The role of whistle-blowing disclosures in the enforcement of food regulation: empirical and theoretical perspectives

Richard Hyde, Ashley Savage

Research output: Contribution to conferencePaper

Abstract

Regulators need information to operate. To protect the public they need to know what regulated bodies are doing. Traditionally, this information has been obtained from inspections and public complaints. One way that information can be obtained which is under-explored is from whistle-blowers employed by regulated bodies. This project aims to fill the gap and explore the prevalence and use of whistleblowing disclosures in regulatory enforcement (focusing initially on food regulation). Responses to recent high profile breaches of food safety legislation (in particular the South Wales E Coli Outbreak) have suggested that more needs to be done to encourage employees to report regulatory violations by their employers, making this exploration timely. Drawing upon empirical data obtained through Freedom of Information Act requests, this piece seeks to map the use of whistleblowing disclosures within a complex regulatory landscape, involving both local authorities and national regulators. All food regulators were asked about disclosures received and the subsequent use of that information. Responses were analysed using a number of theoretical perspectives drawn from both whistleblowing and regulatory literature, and conclusions drawn about the steps necessary to ensure that whistleblowing works within a regulatory framework.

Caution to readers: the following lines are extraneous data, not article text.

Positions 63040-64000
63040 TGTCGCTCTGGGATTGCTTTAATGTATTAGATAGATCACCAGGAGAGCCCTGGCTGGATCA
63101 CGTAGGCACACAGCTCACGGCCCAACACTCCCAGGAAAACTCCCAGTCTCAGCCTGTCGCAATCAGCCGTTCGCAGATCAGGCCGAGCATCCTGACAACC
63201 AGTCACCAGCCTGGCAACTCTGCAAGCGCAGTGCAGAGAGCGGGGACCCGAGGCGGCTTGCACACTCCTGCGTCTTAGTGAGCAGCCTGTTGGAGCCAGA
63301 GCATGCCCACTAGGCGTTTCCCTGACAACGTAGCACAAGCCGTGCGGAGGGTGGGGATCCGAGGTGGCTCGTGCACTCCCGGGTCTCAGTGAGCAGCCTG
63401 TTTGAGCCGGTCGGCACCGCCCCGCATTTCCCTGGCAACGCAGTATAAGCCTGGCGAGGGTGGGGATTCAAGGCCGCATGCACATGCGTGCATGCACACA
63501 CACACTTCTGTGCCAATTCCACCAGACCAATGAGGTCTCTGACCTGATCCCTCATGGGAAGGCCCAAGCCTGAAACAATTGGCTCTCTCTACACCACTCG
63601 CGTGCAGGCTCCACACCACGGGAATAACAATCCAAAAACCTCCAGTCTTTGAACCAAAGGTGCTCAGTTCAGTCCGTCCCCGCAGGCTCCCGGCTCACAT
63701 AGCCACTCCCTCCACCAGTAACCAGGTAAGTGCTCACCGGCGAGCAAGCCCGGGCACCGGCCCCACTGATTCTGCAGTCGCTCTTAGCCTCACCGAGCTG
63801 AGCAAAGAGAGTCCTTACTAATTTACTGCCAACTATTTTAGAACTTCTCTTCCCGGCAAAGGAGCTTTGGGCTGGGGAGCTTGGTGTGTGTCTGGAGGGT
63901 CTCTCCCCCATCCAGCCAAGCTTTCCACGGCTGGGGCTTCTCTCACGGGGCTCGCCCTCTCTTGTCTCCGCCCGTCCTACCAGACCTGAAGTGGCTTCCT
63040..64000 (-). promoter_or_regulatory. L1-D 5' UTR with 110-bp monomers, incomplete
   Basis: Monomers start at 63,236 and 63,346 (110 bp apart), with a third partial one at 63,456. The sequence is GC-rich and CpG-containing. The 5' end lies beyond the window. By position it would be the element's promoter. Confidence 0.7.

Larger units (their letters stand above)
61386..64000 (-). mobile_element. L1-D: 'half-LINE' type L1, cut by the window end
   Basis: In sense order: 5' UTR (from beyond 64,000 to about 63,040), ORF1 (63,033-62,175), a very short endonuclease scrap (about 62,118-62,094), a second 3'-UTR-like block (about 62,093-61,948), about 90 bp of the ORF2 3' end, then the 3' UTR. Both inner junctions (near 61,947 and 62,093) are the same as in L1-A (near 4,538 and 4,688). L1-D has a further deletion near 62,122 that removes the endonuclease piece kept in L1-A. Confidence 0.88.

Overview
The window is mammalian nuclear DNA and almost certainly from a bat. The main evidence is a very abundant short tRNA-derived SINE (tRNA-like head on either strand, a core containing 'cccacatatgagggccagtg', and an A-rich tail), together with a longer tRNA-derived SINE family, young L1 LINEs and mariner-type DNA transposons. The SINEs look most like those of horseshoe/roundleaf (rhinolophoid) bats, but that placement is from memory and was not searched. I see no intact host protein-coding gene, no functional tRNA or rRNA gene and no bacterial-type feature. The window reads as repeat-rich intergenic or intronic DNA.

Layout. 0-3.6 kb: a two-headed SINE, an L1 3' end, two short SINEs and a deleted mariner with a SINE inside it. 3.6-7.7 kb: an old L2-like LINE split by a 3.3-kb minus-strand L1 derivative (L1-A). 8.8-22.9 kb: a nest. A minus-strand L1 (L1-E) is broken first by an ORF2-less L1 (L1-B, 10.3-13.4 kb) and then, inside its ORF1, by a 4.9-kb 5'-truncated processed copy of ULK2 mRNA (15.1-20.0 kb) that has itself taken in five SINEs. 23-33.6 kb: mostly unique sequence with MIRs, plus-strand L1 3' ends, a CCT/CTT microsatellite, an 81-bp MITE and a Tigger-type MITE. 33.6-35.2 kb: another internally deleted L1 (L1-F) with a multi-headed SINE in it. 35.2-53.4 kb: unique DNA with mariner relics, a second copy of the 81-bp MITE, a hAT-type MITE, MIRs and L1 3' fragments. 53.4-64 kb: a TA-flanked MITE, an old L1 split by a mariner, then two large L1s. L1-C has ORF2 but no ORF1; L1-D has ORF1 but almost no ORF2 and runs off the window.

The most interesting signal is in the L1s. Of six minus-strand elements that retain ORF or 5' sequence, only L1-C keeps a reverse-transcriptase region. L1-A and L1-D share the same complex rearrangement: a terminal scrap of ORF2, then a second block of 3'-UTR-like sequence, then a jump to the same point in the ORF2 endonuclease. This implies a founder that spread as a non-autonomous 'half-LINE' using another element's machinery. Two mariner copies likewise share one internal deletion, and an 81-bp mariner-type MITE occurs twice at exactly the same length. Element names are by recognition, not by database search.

Original languageEnglish
Publication statusPublished - 16 May 2012
EventNorthumbria Research Conference - Northumbria University, Newcastle upon Tyne
Duration: 16 May 2012 → …

Conference

ConferenceNorthumbria Research Conference
Period16/05/12 → …

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